Laura Whitehouse Graphic Design


Cocktails and Crowns


Whilst my head knows that Hull may have taken the official title of the UK City of Culture 2017 (beating my beloved home town of Leicester), my heart still goes out to Oxford.

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My standard weekend spent in the city often involves at least two of the following:  seeing incredible designs in the Old Fire Station Shop and at Modern Art Oxford, bumping into strangers in fancy dress thanks to the Story Museum and/or the late-night opening of world-renowned museums, several trips to the Missing Bean or Silvies for some excellent locally sourced coffee served in prettily printed takeaway cups, and scoffing a cake served in a gorgeous box from the home-grown Barefoot Bakery. All of these are at most a ten-minute cycle from my house, and the city just wouldn’t be the same without these independent businesses, which can mostly be found either discretely tucked away on little cobbled streets or nestled between pubs.

Despite their prevalence in the city it was only recently that I stumbled across Independent Oxford: a guide to all of the independent businesses in the city, with a printed compendium launched jointly with Bitten Oxford, and an online directory to make the discovery of these all the easier. Founded by two locals, the directory also aims to create a support network for these smaller independent traders, with regular meetups to encourage collaboration and wider discussion about running an indie in the city.

Strap on your seatbelt because things are about to get real millennial up in here. I attended a Cocktails and Crowns workshop put on by Indie Oxford, which is exactly what it says on the tin: a two hour class in making a flower crown, sipping on cocktails whilst you worked. As a big fan of both 1) flower crowns and 2) cocktails, my attendance was a shoo in, and so I bundled along my friend Holly and we rolled through the doors one weekday evening this month.  It was hosted by two of the indie businesses in the directory: Bicycle Blooms, a florist on Magdalen Road in East Oxford, and A Rosie Life, a lifestyle store and blog owned and run by one of the two founding members of Indie Oxford. I don’t say this lightly, but not much can lure me away from a cocktail, and this workshop did. Disappointingly I can’t even say which drinks were on offer, as the flowers were so lovely that I didn’t even finish one. Pass me my pipe and slippers, I’m growing up mum.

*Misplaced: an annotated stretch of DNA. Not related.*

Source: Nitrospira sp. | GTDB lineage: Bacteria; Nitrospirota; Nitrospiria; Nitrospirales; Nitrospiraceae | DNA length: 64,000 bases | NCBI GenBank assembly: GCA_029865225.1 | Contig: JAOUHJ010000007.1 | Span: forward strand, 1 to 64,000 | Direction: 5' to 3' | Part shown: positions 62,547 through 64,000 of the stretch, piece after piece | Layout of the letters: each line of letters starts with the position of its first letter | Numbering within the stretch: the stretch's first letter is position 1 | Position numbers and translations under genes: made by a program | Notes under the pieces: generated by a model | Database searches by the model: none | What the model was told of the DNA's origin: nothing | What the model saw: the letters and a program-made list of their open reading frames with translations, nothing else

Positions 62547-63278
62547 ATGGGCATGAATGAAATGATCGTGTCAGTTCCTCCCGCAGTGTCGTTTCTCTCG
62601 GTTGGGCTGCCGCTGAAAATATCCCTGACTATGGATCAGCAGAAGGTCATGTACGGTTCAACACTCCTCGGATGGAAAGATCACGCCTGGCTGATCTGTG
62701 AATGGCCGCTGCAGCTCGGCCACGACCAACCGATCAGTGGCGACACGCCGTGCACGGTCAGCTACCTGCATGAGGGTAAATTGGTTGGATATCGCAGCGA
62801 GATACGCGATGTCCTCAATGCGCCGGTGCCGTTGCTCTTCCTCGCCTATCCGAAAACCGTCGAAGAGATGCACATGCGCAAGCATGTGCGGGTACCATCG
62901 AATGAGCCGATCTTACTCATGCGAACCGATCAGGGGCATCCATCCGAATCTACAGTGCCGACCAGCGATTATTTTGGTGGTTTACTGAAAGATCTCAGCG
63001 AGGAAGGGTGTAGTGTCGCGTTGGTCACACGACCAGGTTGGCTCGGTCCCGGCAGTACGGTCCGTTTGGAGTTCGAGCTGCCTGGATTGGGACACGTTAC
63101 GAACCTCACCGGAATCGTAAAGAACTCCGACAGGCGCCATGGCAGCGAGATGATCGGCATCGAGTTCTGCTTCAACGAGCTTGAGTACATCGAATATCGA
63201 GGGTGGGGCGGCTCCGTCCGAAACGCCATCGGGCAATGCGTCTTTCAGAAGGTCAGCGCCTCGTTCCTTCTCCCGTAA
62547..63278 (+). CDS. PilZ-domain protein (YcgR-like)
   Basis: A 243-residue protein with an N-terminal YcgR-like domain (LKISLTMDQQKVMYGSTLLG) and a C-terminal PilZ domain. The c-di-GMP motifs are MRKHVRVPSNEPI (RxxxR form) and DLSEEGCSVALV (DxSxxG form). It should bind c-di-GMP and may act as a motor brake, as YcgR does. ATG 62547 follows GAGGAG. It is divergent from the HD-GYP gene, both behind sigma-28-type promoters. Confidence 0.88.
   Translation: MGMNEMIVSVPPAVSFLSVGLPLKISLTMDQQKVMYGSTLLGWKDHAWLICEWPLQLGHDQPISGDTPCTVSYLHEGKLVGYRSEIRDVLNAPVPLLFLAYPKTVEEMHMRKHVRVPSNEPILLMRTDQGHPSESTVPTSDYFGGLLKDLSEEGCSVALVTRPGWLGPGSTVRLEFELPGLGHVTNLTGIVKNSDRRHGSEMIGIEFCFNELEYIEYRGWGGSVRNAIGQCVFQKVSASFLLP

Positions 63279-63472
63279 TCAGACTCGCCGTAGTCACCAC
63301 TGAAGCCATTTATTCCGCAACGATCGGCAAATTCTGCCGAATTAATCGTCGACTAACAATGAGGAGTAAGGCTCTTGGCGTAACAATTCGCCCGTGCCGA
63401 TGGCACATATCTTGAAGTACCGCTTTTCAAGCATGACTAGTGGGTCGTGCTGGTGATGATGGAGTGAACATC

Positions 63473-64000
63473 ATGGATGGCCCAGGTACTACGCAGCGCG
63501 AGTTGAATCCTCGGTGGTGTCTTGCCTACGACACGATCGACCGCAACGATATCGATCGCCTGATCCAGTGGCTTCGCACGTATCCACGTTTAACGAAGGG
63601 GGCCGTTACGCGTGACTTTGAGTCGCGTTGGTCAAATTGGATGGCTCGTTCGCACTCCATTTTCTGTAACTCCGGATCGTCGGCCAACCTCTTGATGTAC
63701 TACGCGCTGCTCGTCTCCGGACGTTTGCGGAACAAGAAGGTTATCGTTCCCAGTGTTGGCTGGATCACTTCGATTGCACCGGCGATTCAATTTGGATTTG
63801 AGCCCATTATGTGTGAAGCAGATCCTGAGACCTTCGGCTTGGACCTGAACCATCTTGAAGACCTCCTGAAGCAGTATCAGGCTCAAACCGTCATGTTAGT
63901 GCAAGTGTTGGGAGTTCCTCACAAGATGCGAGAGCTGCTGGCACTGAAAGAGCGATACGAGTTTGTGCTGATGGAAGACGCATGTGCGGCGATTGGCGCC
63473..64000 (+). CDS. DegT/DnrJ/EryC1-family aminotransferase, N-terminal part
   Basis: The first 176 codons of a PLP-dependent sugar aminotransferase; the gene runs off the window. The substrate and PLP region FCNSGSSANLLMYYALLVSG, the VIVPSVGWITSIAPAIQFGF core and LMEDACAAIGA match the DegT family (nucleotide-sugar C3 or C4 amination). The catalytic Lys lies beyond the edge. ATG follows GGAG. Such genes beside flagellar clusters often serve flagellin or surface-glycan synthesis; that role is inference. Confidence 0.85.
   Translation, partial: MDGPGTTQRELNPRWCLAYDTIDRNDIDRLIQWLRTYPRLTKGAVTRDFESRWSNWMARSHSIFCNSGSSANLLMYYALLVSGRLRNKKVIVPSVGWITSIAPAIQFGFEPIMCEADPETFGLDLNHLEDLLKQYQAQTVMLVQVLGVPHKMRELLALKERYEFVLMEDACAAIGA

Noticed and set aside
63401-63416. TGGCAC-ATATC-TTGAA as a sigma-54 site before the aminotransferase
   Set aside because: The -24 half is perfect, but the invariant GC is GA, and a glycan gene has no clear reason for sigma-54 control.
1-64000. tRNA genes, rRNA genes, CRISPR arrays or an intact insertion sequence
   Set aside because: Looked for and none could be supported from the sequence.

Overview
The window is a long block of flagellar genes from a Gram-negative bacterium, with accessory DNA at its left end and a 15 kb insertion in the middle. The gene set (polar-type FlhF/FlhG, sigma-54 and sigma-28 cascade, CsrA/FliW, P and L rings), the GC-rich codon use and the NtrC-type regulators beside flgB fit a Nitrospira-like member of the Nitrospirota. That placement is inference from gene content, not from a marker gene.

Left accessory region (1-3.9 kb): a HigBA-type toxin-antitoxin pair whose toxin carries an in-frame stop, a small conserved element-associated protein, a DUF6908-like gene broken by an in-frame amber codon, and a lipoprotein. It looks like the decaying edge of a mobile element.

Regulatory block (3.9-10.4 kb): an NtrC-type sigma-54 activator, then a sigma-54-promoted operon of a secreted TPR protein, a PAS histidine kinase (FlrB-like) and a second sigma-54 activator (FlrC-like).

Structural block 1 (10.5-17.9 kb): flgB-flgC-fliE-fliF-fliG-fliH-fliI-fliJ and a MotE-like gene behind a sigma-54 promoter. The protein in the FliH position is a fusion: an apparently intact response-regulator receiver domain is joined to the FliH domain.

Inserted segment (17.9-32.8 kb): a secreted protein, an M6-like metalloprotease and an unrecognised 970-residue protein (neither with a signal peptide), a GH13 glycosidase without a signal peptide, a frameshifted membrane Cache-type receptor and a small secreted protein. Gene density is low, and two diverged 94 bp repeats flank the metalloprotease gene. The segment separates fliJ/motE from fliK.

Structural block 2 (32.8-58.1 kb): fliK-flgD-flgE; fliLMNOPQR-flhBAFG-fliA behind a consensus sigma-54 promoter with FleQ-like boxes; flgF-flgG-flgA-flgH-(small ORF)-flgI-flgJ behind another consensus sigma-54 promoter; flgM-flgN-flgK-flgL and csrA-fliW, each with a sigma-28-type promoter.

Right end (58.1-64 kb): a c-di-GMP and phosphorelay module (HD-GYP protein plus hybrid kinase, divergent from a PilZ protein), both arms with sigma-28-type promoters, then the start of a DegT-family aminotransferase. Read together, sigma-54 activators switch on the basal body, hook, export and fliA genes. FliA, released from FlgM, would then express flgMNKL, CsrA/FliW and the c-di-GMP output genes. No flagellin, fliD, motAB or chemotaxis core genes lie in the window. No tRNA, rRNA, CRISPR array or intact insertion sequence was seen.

There were twelve of us in total in the class, which was an ideal number – enough to slip under the radar re: making a flower crown haphazardly, but not too many that if things were completely going tits up you'd walk out with nothing to show. We were given a quick introduction by Jane, the founder of Bicycle Blooms, about which flowers required delicate wiring to attach, which ones needed less-delicate wiring, and which ones, like the foliage, you could just whack on with tape. This was followed by a speedy tutorial by a very speedy Rosie on how to make pompoms, something that my friend Crochet Bloke has tried to force me to do in the past and which I now know to leave to those with more patience than I have.

As base materials for the workshop we were given (technical terms ahead) a thick piece of wire wrapped in tape, some scissors, and a handy crib sheet on pompom making (told you they’d be technical). All-in-all the entire introduction took about 45 minutes, leaving plenty of time for us to dabble in making our own flower crown. Because I am me, the detailed information on which flowers required which method of securing quickly went out the window about half an hour in. I honestly did start with good intentions, but seriously, the tape we were given was absolute magic (it was only sticky when you touched it- honestly a marvel). I wired a few roses and crab apples, stuck the rest on with precious magical tape, and hoped for the best. The ‘best’ turned out to be a huge crown which only lost a couple of blooms on the way home, so I took that as a winner. Never hire me to make your bridal crown, folks.


The evening was friendly, interesting, and I was incredibly impressed with the variety and amount of flowers on offer. If like me you enjoy both flowers and forgetting to drink cocktails, I can’t recommend the workshop enough. And if you somehow hate both of those things (why are you here), definitely grab a copy of the Indie Oxford Compendium, a pretty trusty and comprehensive source of all things design and art and independent in the city.

Laura Whitehouse